Fatal crashes

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Fatal airplane crashes in and out of the Steamboat Springs Airport since 1986

n July 19, 2003 -- A California pilot and a Windsor couple died when a plane crash into Harrison Creek Drainage area. The 1978 Grumman model plane was flying from Steamboat Springs to Fort Collins and did not gain enough altitude to clear Rabbit Ears Pass. Authorities believe the plane started burning upon impact. The plane was so badly burned the engine number was the only piece of identification that could be recovered. The National Transportation Safety Board continues to investigate the crash.

n Dec. 29, 2002 -- One woman died and three passengers were injured when a plane crashed into the Harrison Creek Drainage. The plane came to rest upside down and the wings had been sheared off. The pilot, Lloyd Skip Moreau, said the Piper Cherokee Saratoga was caught in a downdraft. In a 911 call, one of the passengers said the plane did not have enough altitude to clear the pass. The NTSB full investigation has not been completed.

n May 5, 2001 -- A FedEx pilot died when his plane crashed into a ridge on the south side of Emerald Mountain. The Cessna 208B crashed about 1.5 miles from the navigational tower on Emerald Mountain and was heading into the Steamboat Springs Airport. The NTSB ruled the plane inadvertently stalled while approaching the airport, which resulted in the pilot losing control of the plane. The NTSB said equipment trouble diverting the pilot's attention, icy conditions and the pilot's inexperience with icy conditions in this model airplane all contributed to the crash.

n Sept. 3, 2000 -- Two men died when one of two planes performing a fly-by for the rodeo fell to the ground in a flat spin and landed about 300 yards from the Ramada Vacation Suites on Hilltop Drive. With its nose pointed to the ground, the plane rotated three times before crashing, witnesses stated. Joseph Gunnels of Aurora was the pilot and Lynn David White of Steamboat was the passenger. The NTSB ruled the pilot inadvertently entered into a spin and was not able to recover.

n July 5, 1999 -- Two Steamboat residents, Richard Yeager and Cindy Hines, died when Yeager's single engine Pitts S-2B crashed during aerobatic stunts. The plane crashed 100 yards south of Lafarge Corp on Colorado Highway 131. Witnesses said the plane climbed into the air to do a hammerhead stall, where the engine is stalled deliberately. The airplane descended from stall and started spiraling to the ground. The plane could not recover from the spin. The NTSB ruled the plane was too low for the pilot to make a safe recovery from the aerobatic stunts.

n Sept. 4, 1992 -- Two died when a twin-engine Beechcraft slammed into the ground in a clearing along the Harrison Creek Drainage area, across U.S. Highway 40 from Dumont Lake. The NTSB found the pilot, David Klausner of Longmont, was told flight using visual flight rules was not recommended because of a nearby line of thunderstorms. The NTSB ruled the pilot became disoriented and lost control of the airplane.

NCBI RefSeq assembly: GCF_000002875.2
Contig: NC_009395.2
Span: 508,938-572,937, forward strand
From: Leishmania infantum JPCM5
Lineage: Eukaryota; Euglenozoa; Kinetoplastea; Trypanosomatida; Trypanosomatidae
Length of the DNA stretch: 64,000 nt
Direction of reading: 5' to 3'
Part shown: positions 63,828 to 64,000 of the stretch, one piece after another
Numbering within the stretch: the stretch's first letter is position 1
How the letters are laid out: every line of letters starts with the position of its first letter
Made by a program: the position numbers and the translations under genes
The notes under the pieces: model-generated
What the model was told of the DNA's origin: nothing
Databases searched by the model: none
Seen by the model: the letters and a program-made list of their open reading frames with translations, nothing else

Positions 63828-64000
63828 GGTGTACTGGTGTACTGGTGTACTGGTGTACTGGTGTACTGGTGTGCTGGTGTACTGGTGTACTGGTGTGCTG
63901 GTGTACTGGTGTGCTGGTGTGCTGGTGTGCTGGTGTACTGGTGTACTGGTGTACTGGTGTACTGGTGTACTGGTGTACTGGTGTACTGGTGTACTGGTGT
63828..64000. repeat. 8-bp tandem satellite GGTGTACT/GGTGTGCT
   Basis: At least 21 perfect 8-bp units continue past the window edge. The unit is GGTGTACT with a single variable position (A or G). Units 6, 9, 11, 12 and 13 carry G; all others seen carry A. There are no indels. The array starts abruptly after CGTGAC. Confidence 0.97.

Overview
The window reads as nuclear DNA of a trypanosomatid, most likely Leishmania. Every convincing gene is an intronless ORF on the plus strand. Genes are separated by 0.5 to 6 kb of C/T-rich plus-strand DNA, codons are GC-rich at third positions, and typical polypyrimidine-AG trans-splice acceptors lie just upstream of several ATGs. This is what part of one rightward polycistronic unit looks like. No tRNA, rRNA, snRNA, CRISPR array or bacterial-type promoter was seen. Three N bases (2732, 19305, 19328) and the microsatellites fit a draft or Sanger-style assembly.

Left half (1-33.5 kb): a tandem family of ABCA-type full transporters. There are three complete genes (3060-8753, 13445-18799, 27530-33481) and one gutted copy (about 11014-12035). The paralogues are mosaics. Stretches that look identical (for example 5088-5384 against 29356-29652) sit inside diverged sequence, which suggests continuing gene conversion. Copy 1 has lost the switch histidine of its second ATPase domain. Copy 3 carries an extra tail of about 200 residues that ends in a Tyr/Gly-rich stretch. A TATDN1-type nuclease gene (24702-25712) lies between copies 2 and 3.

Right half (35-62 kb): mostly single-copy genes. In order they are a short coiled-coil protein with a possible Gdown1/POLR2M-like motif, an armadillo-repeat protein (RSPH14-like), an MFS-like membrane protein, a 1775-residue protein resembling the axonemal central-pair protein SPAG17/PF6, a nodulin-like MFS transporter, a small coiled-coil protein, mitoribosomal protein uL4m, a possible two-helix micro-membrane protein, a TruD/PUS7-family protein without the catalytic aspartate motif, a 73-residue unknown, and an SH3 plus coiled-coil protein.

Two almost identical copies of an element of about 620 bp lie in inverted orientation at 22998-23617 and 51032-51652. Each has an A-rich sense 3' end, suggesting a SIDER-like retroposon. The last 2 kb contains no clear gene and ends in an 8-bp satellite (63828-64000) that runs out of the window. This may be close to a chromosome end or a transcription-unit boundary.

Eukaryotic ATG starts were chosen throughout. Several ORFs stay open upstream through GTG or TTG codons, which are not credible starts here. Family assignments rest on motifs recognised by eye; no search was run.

n Jan. 4, 1992 -- Three people died and six were injured when a Cessna Golden Eagle did not gain enough altitude when taking off and crashed in a ravine along Slate Creek, about 100 yards away from Routt County Road 44 and about 400 yards from the runway. All nine of the passengers were from Minnesota. In its ruling, the NTSB said the eight-passenger plane was 258 pounds over its maximum load and the pilot's certification was expired. The agency also said ice on the airframe contributed to the accident.

n April 5, 1989 -- Local businessman Terry Bentley died when his airplane crashed in the mountains on a flight from Steamboat Springs to Fort Collins. Reports had Bentley's Cessna 182 flying low over Cameron Pass. It was found two months later in the Rocky Mountain National Park after extensive searching. Weather reports and pilot observations said winds were up to 90 miles per hour. The NTSB ruled the cause of the accident as a failure to stop the flight when bad weather arrived and failure to maintain adequate altitude to clear the mountains.

n Nov. 29, 1986 -- Five people died when a plane took off from Bob Adams Field, headed east, but failed to gain enough altitude to clear Copper Ridge. The six-passenger Beechcraft Bonanza crashed 1 1/2 miles from the airport. The victims were Randy and Mary Kay Bacchus and their three children, all from St. Paul, Minn. The NTSB ruled the pilot did not gain proper altitude and misjudged the clearance needed.

-- Information taken from the National Transportation Safety Board

accident reports database and the Steamboat Pilot & Today archives

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